Harare – Zimbabweans in the north of the country are “crossing to Zambia with cooler boxes” so they can buy blood for sick relatives who need it back home, a Member of Parliament has reportedly said.
In yet more evidence of the crisis gripping Zimbabwe’s public health sector, local tabloid H-Metro quotes the MP for Binga North, Prince Sibanda, as telling a parliamentary portfolio committee: “Relatives have to run with cooler boxes from Victoria Falls, Hwange and surrounding areas to get blood in Zambia because it is way cheaper there.”
Blood supplies in Zambia are apparently one-quarter of the cost in northern Zimbabwe, at around $50 per unit, compared to $200 across the border. The average salary in Zimbabwe is less than $400. The cost per unit is sometimes lower in Harare.
The blood is often needed for new mothers or accident victims.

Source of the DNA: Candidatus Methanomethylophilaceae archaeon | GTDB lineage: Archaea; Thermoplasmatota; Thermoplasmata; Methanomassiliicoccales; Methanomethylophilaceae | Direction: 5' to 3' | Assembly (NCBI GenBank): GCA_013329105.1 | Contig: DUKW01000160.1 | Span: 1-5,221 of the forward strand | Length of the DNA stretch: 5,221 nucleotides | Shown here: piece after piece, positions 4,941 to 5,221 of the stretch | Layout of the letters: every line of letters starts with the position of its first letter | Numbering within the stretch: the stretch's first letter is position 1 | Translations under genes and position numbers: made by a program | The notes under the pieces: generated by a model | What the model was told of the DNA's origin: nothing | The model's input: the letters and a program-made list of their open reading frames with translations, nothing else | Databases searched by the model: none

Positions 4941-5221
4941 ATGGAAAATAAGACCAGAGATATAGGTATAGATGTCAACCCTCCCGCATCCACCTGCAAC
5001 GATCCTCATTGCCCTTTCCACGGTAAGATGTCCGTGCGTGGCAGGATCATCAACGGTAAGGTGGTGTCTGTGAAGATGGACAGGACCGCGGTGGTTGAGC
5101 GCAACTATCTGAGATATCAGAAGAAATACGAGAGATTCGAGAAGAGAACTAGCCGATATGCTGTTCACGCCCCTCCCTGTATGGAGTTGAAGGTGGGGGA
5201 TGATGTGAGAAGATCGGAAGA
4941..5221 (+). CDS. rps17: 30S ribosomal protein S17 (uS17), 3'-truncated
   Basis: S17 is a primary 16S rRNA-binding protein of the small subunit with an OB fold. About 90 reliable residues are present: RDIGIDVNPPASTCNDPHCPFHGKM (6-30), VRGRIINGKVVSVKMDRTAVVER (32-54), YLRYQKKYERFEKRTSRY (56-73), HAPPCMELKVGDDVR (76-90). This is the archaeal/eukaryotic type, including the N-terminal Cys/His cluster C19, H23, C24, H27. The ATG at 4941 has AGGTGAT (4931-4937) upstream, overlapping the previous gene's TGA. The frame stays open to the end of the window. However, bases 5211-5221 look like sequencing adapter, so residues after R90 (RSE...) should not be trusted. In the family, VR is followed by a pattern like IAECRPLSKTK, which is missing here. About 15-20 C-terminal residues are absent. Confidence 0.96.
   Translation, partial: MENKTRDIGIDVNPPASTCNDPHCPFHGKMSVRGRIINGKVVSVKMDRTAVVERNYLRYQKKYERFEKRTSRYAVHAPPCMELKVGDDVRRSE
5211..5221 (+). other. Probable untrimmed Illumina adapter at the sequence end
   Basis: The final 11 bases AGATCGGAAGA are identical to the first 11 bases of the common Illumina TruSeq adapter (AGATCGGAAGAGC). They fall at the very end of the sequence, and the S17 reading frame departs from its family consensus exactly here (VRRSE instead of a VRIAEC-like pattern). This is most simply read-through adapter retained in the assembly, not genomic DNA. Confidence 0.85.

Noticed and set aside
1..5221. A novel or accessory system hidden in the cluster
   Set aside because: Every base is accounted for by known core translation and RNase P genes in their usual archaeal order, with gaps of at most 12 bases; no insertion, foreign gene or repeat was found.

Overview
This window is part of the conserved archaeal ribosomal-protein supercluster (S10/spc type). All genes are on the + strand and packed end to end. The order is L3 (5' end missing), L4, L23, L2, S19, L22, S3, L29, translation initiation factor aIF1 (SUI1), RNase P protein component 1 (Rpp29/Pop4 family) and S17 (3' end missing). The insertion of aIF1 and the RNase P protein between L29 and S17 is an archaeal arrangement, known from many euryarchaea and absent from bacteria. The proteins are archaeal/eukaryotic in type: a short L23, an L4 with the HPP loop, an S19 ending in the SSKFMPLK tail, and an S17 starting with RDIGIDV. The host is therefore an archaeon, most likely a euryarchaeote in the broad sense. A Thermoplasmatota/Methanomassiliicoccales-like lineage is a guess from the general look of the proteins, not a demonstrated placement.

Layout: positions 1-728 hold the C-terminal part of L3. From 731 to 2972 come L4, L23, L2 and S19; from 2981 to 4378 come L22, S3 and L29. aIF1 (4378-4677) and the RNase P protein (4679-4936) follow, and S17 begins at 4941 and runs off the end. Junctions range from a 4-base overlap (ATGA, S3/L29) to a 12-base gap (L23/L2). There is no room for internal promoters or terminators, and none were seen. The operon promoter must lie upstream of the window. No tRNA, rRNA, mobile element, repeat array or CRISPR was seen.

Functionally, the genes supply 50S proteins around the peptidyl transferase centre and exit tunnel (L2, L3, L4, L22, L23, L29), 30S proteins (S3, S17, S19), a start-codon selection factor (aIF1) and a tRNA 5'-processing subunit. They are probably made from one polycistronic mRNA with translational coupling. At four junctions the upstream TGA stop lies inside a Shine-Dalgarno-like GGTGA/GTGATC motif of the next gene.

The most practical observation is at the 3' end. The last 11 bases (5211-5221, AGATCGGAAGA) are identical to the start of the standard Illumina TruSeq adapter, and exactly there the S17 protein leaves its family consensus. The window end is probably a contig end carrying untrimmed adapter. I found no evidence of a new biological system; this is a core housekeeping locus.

The director of Zimbabwe’s national blood service, Lucy Marowa, admitted blood was cheaper in Zambia, but said that was because it was subsidised by the Zambian government, H-Metro said.
Zimbabwe’s health sector has been in the spotlight recently over a decision by some private doctors to no longer accept medical insurance cards.
The sector was badly affected by the last economic crisis from 2000-8, when medical staff left in droves and some public hospitals were short of even the most basic drugs.
President Robert Mugabe last week suggested Zimbabwean doctors were “greedy” for demanding payment, though he himself flies regularly to Singapore for medical attention.
The Zimbabwean newspaper reported late last year that Zimbabweans in the east of the country were crossing the border to seek dental care in Mozambique.